Script Junkie just published the last in a four-part series on the Fabric.js JavaScript library for HTML5 canvas (part 1, part 2, part 3). Fabric.js provides a suite of tools and resources for canvas, abstracting the low level Canvas API that can otherwise make interacting with graphic elements quite difficult. The Fabric.js object model takes care of canvas state and rendering to let developers work directly with “objects.”

I spoke with Juriy Zaytsev, creator of Fabric.js and author of the feature series, about the library.

Michael Desmond: What motivated you to create the Fabric.js library? What problem did you see with the HTML5 canvas and how does Fabric.js address that?

Juriy Zaytsev: HTML5 canvas is very low-level, and any complex application could benefit tremendously from canvas abstraction. That's why I created Fabric.js, based on some early canvas experiments. Fabric provides a simple but powerful object model on top of native methods. It takes care of canvas state and rendering, and lets us work with “objects” directly.

Desmond: Was there an initial point of inspiration for the Fabric.js concept?

Zaytsev: There was an article on Ajaxian four years ago. It was about photo collages with canvas, and I was amazed at how responsive and natural the demo felt. Until then, such interactivity was only possible with Flash. That's when I started experimenting with Fabric, basing my experiments on the Ajaxian demo.

Desmond: Tell us about key challenges or issues you had to manage in creating your project. Did any surprises crop up?

Zaytsev: From the start, I tried to keep a few things in mind when developing a library -- performance, cross-browser support, and extensibility. Performance meant a lot of testing and sticking to low-level and efficient abstractions under the hood. Cross-browser compatibility felt natural to me, as an ex-Prototype.js core developer, but there were certainly a few bumps along the way. An extensive unit test suite helped a lot to ensure everything is stable.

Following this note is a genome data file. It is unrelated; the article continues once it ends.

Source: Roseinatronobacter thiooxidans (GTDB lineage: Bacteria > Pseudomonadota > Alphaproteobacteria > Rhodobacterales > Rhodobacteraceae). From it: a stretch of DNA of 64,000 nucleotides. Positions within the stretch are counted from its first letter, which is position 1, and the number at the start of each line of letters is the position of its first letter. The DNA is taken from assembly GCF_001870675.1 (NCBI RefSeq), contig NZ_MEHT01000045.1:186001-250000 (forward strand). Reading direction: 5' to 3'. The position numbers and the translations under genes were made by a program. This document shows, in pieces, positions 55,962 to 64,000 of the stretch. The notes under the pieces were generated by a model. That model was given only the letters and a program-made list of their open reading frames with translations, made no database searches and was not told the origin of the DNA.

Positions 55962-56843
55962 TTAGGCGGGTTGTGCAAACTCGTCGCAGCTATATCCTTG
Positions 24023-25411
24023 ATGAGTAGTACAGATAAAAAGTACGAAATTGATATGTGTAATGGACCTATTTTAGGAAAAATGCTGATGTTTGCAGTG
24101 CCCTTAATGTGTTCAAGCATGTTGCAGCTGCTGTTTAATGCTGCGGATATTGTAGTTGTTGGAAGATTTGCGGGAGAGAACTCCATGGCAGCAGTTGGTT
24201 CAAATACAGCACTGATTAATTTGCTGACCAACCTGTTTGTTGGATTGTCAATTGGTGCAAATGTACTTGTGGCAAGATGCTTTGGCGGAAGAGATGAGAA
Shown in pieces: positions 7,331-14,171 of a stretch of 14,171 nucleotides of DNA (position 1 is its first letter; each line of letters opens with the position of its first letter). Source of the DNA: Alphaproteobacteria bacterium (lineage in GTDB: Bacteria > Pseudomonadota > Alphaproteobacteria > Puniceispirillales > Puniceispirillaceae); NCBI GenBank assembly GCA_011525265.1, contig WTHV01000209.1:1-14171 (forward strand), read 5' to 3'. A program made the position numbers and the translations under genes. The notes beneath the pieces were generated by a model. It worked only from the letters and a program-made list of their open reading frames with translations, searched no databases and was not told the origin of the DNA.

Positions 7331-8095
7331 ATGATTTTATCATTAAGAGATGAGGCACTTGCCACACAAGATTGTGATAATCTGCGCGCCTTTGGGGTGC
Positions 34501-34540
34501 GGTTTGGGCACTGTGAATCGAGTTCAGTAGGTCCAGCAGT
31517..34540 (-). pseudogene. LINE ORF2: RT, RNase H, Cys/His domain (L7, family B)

Desmond: Any advice for readers looking to work with Fabric.js?

Zaytsev: Aside from going through the introductory series on Script Junkie, there's quite extensive API documentation. There's also a wiki on github, and a constantly growing list of demos with corresponding code. You can always find interesting tidbits on Fabric on our Twitter feed @fabricjs, and get quick help on Google groups. The API itself is self-explanatory and could be explored quickly from within a console.

Desmond: What value have you personally gotten out of writing this feature?

Zaytsev: Writing an article like this makes me evaluate some of the Fabric features and get a perspective on how easy it is to use the library. Is it easy to get started with? Are there any confusing parts? What can we improve? Those are the questions I asked myself. In fact, there have been some changes to the API and bug fixes as a result of writing this series!

Desmond: Thanks, Juriy. Anything you’d like to add for our readers?

Zaytsev: I would like to get more feedback from people reading this series. Did you think it was cool? Can you think of a better way to achieve something? Was anything confusing or unclear? Is there anything you'd like to hear more about? (Ed. note: Feel free to add comment here in the blog or email me at mmeditor@microsoft.com).